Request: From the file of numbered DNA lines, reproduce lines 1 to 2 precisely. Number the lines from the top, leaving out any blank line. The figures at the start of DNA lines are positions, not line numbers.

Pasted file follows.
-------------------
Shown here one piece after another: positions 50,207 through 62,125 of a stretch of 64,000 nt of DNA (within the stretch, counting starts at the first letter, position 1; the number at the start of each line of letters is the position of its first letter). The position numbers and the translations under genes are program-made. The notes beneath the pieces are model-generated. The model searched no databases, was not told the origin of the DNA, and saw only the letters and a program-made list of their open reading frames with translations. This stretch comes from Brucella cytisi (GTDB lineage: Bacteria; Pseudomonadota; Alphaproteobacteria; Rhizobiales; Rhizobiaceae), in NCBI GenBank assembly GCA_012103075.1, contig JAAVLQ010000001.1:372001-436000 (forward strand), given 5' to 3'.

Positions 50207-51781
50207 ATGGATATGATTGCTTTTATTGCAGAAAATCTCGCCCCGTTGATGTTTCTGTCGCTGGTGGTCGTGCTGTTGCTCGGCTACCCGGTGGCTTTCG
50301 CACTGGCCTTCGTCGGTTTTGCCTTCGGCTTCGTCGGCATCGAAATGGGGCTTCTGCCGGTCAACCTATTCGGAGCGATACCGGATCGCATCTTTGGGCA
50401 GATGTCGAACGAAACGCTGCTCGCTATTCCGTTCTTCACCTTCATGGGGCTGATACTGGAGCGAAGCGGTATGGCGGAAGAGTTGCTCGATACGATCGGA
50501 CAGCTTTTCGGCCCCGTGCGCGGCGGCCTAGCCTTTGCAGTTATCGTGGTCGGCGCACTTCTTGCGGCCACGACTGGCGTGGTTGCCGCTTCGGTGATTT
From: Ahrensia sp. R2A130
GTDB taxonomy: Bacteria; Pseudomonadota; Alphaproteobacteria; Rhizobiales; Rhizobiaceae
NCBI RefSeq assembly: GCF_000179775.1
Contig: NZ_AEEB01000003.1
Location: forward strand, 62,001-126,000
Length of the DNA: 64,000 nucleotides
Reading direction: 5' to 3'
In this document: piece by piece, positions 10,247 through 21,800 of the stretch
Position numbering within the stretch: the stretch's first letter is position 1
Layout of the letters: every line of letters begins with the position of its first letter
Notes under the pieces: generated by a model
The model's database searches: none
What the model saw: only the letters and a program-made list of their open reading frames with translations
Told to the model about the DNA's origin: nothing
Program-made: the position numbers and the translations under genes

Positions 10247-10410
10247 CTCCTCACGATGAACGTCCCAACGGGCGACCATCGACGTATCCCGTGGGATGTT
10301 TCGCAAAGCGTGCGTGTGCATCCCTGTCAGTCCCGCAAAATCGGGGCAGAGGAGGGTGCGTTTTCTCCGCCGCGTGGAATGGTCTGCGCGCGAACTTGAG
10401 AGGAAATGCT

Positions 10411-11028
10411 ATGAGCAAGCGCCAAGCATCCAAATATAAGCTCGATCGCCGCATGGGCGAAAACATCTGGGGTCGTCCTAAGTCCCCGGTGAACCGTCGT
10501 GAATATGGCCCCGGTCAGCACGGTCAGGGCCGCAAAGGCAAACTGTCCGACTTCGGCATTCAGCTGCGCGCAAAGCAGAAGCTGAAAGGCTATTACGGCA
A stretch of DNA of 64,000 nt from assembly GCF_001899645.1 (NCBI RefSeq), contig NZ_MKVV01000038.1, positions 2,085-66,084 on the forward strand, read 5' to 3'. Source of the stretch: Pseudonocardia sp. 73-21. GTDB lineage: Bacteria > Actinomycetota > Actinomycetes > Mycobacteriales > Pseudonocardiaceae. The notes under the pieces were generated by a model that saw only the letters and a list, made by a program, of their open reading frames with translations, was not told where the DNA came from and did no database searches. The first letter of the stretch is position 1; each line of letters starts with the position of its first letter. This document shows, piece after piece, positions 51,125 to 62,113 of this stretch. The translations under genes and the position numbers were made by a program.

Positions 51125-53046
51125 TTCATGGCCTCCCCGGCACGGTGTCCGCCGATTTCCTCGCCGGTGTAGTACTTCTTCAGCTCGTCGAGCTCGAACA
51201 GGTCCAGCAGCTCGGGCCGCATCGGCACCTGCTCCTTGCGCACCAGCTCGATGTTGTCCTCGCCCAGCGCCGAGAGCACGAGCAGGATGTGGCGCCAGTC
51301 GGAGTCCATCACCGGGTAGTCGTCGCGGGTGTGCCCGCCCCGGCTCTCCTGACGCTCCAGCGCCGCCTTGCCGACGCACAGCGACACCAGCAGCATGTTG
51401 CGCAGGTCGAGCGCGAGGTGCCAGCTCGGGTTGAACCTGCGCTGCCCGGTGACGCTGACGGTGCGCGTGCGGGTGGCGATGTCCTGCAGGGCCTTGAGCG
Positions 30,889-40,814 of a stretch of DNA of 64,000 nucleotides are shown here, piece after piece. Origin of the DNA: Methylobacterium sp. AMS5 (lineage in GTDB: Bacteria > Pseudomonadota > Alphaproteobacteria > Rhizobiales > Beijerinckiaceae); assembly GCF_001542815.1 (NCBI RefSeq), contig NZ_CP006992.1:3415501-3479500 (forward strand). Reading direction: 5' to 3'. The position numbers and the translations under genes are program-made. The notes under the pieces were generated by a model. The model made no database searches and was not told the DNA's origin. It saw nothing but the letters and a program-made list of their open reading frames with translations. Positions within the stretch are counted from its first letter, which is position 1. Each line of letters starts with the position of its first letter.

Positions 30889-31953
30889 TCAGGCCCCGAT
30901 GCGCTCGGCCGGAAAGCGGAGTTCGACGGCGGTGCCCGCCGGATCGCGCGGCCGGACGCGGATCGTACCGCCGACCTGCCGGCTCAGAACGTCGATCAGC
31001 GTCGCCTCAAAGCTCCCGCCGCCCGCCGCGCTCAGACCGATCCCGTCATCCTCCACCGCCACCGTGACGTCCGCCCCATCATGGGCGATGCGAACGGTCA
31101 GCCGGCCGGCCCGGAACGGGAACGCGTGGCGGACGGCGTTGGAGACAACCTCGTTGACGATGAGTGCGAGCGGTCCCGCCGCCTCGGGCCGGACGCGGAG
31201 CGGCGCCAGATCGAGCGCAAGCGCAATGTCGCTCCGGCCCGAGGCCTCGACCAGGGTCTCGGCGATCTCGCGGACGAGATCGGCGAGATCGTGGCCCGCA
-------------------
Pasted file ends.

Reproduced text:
Shown here one piece after another: positions 50,207 through 62,125 of a stretch of 64,000 nt of DNA (within the stretch, counting starts at the first letter, position 1; the number at the start of each line of letters is the position of its first letter). The position numbers and the translations under genes are program-made. The notes beneath the pieces are model-generated. The model searched no databases, was not told the origin of the DNA, and saw only the letters and a program-made list of their open reading frames with translations. This stretch comes from Brucella cytisi (GTDB lineage: Bacteria; Pseudomonadota; Alphaproteobacteria; Rhizobiales; Rhizobiaceae), in NCBI GenBank assembly GCA_012103075.1, contig JAAVLQ010000001.1:372001-436000 (forward strand), given 5' to 3'.

Positions 50207-51781